A physician-philosopher celebrates the mystery and delight of everyday life from an imagined posthumous perspective
In this beautifully written personal meditation on life and living, Raymond Tallis reflects on the fundamental fact of existence: that it is finite. Inspired by E. M. Forster’s thought that “Death destroys a man but the idea of it saves him,” Tallis invites readers to look back on their lives from a unique standpoint: one’s own future corpse. From this perspective, he shows, the world now vacated can be seen most clearly in all its richness and complexity.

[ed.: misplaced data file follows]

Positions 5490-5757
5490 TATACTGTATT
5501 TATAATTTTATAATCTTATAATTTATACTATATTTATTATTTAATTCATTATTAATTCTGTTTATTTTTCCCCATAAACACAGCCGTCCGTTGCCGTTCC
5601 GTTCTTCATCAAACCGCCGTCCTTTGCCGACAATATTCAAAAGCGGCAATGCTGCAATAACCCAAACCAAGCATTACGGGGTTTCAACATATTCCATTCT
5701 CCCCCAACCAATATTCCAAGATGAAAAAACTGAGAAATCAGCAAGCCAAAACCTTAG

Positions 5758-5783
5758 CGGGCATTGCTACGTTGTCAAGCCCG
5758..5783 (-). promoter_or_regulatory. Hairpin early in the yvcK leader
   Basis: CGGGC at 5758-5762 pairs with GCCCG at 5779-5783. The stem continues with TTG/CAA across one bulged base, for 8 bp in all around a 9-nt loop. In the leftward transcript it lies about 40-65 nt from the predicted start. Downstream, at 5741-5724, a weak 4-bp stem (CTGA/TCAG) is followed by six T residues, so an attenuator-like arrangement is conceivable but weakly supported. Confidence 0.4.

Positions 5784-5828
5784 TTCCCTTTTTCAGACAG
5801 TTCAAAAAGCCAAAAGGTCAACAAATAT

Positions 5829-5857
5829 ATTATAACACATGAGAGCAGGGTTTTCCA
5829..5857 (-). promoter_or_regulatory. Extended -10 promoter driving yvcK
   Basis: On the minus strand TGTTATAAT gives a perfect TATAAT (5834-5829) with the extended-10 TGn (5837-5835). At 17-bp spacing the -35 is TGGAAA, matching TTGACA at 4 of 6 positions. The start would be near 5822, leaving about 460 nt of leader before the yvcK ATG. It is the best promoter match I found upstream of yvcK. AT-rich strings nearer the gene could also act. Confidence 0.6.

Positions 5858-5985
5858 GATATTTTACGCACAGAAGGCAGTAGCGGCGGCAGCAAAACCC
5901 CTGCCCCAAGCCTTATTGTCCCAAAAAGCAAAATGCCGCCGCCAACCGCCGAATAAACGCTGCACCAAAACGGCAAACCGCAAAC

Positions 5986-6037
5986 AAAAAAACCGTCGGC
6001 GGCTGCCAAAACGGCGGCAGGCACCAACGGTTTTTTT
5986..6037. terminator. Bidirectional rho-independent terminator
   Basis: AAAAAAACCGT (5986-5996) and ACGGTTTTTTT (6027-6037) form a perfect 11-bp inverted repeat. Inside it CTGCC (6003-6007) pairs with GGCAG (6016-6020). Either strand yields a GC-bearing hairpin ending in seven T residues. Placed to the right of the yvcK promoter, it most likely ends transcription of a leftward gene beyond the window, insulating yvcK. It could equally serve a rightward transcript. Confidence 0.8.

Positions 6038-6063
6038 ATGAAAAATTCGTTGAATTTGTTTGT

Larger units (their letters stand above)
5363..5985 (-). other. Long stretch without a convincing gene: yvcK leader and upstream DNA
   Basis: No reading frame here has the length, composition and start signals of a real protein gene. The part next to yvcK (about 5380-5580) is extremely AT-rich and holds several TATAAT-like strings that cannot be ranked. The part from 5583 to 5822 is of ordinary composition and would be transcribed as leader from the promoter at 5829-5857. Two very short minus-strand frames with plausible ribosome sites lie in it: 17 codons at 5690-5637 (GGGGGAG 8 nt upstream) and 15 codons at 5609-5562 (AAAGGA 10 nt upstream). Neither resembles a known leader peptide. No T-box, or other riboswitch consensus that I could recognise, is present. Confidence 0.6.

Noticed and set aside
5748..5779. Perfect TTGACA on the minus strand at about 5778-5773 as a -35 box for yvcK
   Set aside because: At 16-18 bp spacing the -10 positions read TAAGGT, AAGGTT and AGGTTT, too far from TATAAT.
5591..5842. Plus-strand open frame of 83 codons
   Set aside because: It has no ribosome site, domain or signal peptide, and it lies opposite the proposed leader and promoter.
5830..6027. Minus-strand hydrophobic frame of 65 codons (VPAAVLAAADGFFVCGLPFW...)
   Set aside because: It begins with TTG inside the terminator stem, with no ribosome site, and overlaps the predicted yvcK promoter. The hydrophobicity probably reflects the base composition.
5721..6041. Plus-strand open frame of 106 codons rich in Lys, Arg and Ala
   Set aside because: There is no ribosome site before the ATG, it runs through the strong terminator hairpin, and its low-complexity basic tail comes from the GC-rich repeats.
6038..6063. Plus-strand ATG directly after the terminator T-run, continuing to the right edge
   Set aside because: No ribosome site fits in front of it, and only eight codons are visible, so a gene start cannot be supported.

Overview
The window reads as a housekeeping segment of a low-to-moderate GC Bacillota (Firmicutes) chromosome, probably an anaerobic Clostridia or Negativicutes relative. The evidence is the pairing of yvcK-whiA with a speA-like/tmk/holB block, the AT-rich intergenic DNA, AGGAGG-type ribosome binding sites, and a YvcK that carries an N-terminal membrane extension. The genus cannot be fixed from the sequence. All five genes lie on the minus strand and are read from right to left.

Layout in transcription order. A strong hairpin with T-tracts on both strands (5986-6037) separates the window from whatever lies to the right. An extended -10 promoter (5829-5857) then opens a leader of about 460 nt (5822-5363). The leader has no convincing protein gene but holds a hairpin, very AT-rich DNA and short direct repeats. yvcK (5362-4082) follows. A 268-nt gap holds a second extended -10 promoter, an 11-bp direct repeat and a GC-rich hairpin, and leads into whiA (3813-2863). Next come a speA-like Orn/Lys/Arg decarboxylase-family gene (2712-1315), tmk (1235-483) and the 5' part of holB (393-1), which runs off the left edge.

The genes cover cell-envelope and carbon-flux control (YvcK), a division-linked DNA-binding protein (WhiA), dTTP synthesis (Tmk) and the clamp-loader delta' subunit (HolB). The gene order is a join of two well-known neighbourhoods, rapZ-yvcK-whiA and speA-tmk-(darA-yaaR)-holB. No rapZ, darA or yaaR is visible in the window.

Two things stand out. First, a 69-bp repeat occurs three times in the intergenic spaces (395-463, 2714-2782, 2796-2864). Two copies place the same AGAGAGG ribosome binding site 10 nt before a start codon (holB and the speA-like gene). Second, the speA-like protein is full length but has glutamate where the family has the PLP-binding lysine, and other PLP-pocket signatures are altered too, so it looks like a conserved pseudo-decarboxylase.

Tallis blends lyrical reflection, humor, and the occasional philosophical argument as he explores his own postmortem recollections. He considers the biological processes and the senses that opened up his late world and the million-nooked space in which he passed his life. His inert, dispossessed body highlights his ceaseless activity in life, the mind-boggling inventory of his possessions, and the togetherness and apartness that characterized his relationships in the material and social worlds. Tallis also touches on the idea of a posthumous life in the memories of those who outlive him. Readers who accompany Tallis as he considers his life through death will appreciate with new intensity the precariousness and preciousness of life, for here he succeeds in his endeavor to make “the shining hour” shine more brightly.